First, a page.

TUSCAN RECIPES ... Today, MELON with SWEET WINE
Barbara Lambert -- Writer TUSCAN RECIPES ... Today, MELON with SWEET WINE contadina
Nonna Margherita Dottorelli in her kitchen, 1905

Some excellent Tuscan recipes from her granddaughter Marta, who refuses to be just a character in a novel called The Whirling Girl, made up by that writer
 


NOW WE HAVE BROUGHT IN our grapes and made our winter wine. 
       Every year, we have a big gathering of the family for this. Below you will see the wife of my husband's brother, who comes from the south always bringing her basket very traditional. She is a woman determined to look as if she is the hardest worker. 
       When she is around I must bite my tongue.
But family is family. Besides she knows nothing about cooking, niente, and if she wishes to work hard in the vines, good. Then I can have my peace in the kitchen to prepare the feast.
Barbara Lambert -- Writer  wine gathering basket 2
MY HUSBAND'S BROTHER "Nardo" and his wife, and all their very badly behaved children, live on the island of Pantelleria, south of Sicily (very near to Africa).
       How he came to live there is a story you must not ask me to tell. He was in his young years the family's peccora nera, or as that writer of "The Whirling Girl" might say in her idiom, the "black sheep". 
       But he is a man who makes everyone laugh. (Unlike his wife, whose face would break if she tried to smile.) And every year when he comes, he brings a large basket of melons and another basket of Passito, the sweet wine of the region, a wine made out of dried grapes, which has a very ancient history going back to the time of myth.
        (This is another story you must not ask me to tell: how a young goddess made a plot against Apollo with the help of this sweet drink....)
        With the melons that Nardo brings -- and the Passito wine -- we make every year the simple dolce for our grape-gathering feast. 
Barbara Lambert -- Writer  Sienne
BUT IF you can not get Passito in your country, or other sweet Moscato wines, then it will be very good with the wine that the beautiful Signora Chiara tells me is called "Port". 
Barbara Lambert -- Writer  passito-di-pantelleria-ben-rye-2006-donnafugata-gbll-e1333778055237
 
NOW I WILL TELL YOU THE MENU FOR OUR FEAST:
       -- Crostini. (My son who has the trattoria in Pienza toasts the bread on our outside grill over olive-wood coals, while my daughter and I make the spreads and try not to talk about how badly the children of some people behave.) Another day I will give you more recipes for these crostini spreads.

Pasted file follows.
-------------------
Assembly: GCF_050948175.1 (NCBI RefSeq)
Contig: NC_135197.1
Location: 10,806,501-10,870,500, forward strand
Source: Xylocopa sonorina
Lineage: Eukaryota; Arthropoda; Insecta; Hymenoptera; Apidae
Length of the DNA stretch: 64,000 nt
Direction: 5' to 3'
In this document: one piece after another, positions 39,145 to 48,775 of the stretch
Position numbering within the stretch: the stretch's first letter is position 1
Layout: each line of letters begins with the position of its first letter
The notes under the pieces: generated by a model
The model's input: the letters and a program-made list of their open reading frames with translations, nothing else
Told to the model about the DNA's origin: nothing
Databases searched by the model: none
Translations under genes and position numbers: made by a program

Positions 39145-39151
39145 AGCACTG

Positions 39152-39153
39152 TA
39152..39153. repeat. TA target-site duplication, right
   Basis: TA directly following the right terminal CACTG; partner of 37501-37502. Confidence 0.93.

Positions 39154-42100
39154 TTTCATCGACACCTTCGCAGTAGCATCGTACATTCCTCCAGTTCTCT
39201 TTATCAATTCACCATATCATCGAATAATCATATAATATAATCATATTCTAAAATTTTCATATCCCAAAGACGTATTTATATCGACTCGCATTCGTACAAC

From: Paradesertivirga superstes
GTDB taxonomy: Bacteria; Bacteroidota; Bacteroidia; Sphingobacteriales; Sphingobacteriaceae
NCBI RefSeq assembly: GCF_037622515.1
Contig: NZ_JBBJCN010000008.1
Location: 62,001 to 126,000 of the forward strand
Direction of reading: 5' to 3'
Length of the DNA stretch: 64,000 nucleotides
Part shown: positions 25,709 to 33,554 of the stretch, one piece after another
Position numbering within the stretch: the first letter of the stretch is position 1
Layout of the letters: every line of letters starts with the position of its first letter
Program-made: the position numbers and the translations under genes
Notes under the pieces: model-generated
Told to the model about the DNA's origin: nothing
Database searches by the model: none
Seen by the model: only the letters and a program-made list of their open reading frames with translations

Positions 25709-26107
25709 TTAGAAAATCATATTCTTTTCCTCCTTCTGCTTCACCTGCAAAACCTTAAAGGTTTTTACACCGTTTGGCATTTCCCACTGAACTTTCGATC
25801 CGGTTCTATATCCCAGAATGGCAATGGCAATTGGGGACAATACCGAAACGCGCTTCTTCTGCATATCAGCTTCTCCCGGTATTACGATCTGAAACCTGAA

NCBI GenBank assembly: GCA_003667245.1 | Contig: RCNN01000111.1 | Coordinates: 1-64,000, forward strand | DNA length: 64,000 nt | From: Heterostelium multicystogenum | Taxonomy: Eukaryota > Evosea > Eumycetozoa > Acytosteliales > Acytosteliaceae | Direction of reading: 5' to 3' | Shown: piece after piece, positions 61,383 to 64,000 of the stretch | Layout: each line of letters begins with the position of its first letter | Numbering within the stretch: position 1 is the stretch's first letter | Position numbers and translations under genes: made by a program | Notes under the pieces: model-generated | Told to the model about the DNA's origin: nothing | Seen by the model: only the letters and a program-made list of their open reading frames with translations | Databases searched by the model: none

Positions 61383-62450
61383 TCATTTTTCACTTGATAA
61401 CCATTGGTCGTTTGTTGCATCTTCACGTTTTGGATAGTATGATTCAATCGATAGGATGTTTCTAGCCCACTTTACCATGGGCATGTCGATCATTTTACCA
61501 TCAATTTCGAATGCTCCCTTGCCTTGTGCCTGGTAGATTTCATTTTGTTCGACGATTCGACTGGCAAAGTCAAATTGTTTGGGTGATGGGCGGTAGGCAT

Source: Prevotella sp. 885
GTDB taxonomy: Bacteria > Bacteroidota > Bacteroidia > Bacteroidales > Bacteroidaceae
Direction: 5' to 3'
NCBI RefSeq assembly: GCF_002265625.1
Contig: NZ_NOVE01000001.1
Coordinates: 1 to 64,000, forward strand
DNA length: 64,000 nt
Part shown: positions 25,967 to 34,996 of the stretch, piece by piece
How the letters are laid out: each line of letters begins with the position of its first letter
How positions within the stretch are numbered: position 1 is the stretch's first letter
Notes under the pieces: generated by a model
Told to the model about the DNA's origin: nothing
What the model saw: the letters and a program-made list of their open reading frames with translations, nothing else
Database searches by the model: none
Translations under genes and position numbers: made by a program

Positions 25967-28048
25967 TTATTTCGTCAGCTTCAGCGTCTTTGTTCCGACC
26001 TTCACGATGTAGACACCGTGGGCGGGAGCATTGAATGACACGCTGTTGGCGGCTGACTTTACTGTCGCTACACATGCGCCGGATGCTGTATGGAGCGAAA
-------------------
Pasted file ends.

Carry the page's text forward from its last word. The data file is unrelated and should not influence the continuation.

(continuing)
-- Tomatoes sliced, just with good olive oil and balsamic vinegar and some baslicio. Do you wonder how we have fresh tomatoes still? I have picked all the green ones before the frost and now they are gently ripening in my attic and we will have delicious ones until Christmas I think. 
       -- Then the three platters with "pasta":
       -- with my good ragu
I have already given you the recipe for my ragu, if you look on the "headings" above. 
       -- with Gorgonzola cheese
       -- with Porcini mushrooms (
which I have dried).

       -- Then Braccioli di Vitello (you will find the recipe above) for good veal chops which, again, my son cooks on the olive wood grill outside.
       -- with: Tinned spinach, (if you can imagine this!) which my sister-in-law brings from the South. But of course I must let her do some little thing in the kitchen even if it is only using the can opener.
       -- and with: Red onions baked with olive oil and balsamic vinegar (this is so simple I do not need to tell you how).
       -- Then: Melone di Vino Dolce (which we serve with pan forte, another Tuscan speciality. I will give you a picture below, and the recipe another day).
Barbara Lambert -- Writer  melon au porto
To prepare the melons, simply cut them in half, several hours before you want to serve, take out the seeds, and pour in a nice amount of sweet dessert wine or Port. 
       If you do not have pan forte you can dip biscotti into the wine and this will also be very good.   

PERHAPS you will think these are not very many dishes for what in your country you would call a "feast'. I must tell you that in our Tuscan family in this zona we are not "whoopsie" with food. We eat everything with care and attention (and of course if Nardo is there, then with much laughter) taking a long time with each course. And each course is plentiful.
Barbara Lambert -- Writer  pan forte